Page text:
It’s been a while since I have joined a conversation. When I saw your response I was very proud of you. I see and work with many people that have to deal with health issues. I am a nutritional analyst, and can test a person for allergies and substances that act adversely to ones body. I don’t need a machine to do this. Your own body can reveal what is wrong. It is unfortunate that in today’s food environment we now have to battle to keep from being poisoned by the same entities that claim to be on our side for our well being. I have watched since the 1970’s the changes in our food and with it the increase of every type of illness known to man. I have preached go “back to basics” on eating and preparing foods for many years. We are overpowered by the profits that can be made by feeding us mass produced, high sugar, wheat and what ever else put into it to make the taste buds swim with delight. Even the educational system refuse to teach the correct food. They believe the lies told back when I was in school and will not change it to enhance the proper learning of the children new in this world. We wait for someone else to provide what they insist is OK for us and then years later after many illnesses discover that they were wrong. If you really want a good lesson in that look up Ancel Keys and find out what this idiot did to the whole world by his egotistical findings. There are millions of people on cholesterol medicine and killing themselves because of his false information. It amazes me how one person can destroy so many peoples lives. Again I find it so encouraging that people like you insist on finding the truth.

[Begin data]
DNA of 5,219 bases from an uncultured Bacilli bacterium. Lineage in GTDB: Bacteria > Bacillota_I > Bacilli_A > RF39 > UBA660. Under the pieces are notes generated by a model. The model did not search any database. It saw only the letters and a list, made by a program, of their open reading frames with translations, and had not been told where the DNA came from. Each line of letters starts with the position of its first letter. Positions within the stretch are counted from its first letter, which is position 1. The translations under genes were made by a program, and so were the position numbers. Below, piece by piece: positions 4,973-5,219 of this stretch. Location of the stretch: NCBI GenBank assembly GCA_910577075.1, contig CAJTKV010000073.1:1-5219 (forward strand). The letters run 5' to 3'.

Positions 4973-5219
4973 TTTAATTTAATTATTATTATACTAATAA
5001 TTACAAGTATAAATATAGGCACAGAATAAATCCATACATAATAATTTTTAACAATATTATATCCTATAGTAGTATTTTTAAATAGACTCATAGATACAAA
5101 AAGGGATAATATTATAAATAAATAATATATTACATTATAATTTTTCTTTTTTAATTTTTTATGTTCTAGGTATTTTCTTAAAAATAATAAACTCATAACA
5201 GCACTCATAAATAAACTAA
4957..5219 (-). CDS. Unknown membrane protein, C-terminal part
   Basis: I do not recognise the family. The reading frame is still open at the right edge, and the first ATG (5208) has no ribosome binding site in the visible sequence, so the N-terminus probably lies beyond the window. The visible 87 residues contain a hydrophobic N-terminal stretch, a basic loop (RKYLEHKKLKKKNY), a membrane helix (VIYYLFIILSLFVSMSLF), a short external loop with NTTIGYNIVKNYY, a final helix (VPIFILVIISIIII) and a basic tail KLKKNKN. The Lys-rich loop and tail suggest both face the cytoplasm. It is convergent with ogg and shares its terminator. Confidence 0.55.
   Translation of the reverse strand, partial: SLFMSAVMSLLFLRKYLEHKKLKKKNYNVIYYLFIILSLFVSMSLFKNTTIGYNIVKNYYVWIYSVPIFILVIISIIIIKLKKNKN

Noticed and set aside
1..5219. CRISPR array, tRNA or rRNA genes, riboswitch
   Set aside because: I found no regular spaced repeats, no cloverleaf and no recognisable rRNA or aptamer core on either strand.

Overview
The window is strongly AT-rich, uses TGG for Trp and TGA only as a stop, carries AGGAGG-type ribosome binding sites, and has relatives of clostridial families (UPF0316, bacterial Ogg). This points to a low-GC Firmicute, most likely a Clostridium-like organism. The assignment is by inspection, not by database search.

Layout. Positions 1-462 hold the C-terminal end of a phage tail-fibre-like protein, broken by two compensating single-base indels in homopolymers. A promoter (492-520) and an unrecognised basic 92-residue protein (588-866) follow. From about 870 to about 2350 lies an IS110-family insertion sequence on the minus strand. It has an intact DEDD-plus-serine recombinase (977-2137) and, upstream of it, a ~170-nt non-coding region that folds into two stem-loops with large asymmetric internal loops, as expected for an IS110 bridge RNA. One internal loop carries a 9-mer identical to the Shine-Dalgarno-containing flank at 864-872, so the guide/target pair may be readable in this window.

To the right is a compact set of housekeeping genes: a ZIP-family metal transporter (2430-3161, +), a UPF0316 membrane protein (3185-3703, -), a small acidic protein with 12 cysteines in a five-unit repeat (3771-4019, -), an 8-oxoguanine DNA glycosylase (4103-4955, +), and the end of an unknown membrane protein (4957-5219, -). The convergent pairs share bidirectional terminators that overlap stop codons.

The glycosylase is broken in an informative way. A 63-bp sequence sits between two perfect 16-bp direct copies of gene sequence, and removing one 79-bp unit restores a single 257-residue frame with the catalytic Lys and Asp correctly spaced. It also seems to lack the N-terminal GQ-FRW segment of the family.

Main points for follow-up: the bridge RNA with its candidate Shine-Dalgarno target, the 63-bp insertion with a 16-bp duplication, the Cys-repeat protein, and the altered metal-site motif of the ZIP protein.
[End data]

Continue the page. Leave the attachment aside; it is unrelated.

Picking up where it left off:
• I want to add that, not only are oats cross contaminated when they are harvested and stored, BUT there are a number of Celiacs that will also react to Gluten free oats, because oats contain proteins that are similar enough to gluten to invoke a response. I know because I researched it and I am one such person who has a bad intestinal response to them.

      • please be aware that even though oat is a gluten free grain, unless it is labeled gluten free, oatmeal can contain up to 40% gluten. before you bash helpful, knowledgeable people, check the facts. thank you

  17. Guar gum has been shown to increase the risk of cancer of the colon, Google for infor.souces.

  18. Chris since my son eats gluten free and dairy free. I would like to know your opinion about the different kind of flours in the market like almond flour or tapioca, rice, coconut, potato. Which one do you think is better for a gluten free person?

    • Because of the dangers of solanine in potatoes and that almonds are a goiterogen and if not organic rice is heavily sprayed – I would suggest( org.) coconut flour.